Bicycle and pedestrian counts are essential to understand the success of community’s efforts to increase walking and bicycling. They provide the resources to effectively evaluate changes in the overall crash rate as well as the number of crashes at specific locations. They also help gauge a community’s progress as compared to peer communities.
Since the 2000 US Census, bicycle and pedestrian commute data has been collected by the American Community Survey. Unfortunately, especially for small and mid-sized communities, the sample size is too small to give an accurate account of bicycle and pedestrian commutes – making actual counts even more important to those communities.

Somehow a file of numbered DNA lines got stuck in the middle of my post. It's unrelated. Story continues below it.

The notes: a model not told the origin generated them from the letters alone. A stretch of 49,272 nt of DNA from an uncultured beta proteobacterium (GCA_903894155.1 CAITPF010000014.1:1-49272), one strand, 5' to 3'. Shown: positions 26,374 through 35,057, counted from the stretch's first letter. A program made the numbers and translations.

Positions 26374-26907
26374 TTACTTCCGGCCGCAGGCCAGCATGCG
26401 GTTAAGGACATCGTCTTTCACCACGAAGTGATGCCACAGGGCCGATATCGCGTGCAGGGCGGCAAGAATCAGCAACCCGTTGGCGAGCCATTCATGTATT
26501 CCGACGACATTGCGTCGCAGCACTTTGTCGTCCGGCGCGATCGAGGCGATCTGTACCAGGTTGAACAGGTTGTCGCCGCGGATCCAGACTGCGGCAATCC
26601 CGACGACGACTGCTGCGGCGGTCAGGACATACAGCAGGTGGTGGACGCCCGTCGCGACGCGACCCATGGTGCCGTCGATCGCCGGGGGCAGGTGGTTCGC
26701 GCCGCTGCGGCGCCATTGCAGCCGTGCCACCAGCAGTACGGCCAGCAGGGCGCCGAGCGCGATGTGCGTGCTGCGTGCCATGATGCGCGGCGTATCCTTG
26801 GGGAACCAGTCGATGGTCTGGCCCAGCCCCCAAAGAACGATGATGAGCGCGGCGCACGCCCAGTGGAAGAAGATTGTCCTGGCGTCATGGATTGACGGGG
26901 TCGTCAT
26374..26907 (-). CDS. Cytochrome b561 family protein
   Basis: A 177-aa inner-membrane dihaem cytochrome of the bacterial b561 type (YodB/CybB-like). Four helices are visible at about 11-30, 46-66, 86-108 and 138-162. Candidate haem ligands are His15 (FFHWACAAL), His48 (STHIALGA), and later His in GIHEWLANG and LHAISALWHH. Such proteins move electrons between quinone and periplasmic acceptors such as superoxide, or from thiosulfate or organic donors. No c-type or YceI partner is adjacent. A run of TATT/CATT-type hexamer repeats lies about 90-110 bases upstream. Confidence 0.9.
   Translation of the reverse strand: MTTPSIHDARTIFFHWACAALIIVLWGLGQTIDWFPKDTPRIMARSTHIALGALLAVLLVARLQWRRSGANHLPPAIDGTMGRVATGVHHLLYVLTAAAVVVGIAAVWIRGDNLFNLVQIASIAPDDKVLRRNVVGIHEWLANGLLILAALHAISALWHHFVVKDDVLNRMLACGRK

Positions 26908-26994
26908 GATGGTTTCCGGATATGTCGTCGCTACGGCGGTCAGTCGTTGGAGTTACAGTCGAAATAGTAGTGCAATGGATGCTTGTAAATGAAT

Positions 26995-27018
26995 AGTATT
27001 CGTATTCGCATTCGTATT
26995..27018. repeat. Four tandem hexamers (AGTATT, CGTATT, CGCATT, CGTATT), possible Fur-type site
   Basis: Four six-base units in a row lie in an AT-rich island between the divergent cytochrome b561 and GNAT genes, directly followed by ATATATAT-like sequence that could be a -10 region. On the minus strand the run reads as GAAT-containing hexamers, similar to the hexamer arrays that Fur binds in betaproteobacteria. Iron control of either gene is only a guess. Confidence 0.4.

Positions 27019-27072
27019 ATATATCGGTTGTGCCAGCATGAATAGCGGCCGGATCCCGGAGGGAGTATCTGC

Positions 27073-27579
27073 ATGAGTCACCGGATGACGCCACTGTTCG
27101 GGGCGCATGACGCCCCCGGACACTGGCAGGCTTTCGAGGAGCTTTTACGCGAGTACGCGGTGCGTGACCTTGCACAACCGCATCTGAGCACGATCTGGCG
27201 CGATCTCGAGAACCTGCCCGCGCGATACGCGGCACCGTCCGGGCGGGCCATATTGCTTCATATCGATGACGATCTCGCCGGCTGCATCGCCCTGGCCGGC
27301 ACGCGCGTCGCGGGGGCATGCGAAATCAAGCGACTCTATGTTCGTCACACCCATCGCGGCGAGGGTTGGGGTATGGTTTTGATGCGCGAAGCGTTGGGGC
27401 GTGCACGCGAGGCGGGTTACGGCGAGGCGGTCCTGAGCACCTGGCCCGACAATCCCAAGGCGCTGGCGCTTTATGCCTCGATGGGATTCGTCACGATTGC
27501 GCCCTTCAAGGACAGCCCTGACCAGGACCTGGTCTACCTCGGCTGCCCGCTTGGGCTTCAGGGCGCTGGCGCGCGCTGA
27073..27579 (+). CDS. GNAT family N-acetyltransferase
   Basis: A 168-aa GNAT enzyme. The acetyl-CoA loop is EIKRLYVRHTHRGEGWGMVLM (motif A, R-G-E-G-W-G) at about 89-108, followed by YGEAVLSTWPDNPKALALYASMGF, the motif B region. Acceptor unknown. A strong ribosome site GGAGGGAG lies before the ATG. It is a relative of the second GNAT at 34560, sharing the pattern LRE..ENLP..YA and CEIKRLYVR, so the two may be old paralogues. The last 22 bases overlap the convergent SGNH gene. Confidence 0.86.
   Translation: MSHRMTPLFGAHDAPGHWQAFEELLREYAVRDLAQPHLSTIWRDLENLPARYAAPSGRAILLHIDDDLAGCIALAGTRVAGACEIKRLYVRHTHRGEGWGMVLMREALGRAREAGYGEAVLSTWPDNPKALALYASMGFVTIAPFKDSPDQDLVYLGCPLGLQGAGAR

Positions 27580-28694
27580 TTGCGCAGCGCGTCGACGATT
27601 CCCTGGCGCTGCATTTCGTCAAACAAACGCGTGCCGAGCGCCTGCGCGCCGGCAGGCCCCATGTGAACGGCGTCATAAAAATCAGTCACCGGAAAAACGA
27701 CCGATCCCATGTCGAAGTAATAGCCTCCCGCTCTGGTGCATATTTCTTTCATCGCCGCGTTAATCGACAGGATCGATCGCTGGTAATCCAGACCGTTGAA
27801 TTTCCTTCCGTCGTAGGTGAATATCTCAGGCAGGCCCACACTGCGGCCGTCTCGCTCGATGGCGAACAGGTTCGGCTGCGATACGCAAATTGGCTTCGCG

Bicycle and pedestrian counts should be conducted as part of the National Bicycle and Pedestrian Documentation Project. The National Bicycle and Pedestrian Documentation Project is a nationwide effort to provide a consistent model of data collection and ongoing data for use by planners, governments, and bicycle and pedestrian professionals.
Conduct a bicycle and pedestrian count in your community:
- Become involved in the National Bicycle and Pedestrian Documentation Project. They provide information how and when to conduct a count.
- Identify approximately a dozen locations around town where pedestrian and bicycle counts will be taken.
- Conduct bicycle and pedestrian counts from the same location every year.
- Always conduct counts before a facility is improved to document changes that are the result of a facility being constructed.
The City should consider using automated counters in key locations around town. These can be temporary installations or permanent kiosks that give a constant feed of bicycle and pedestrian activity in a specific area.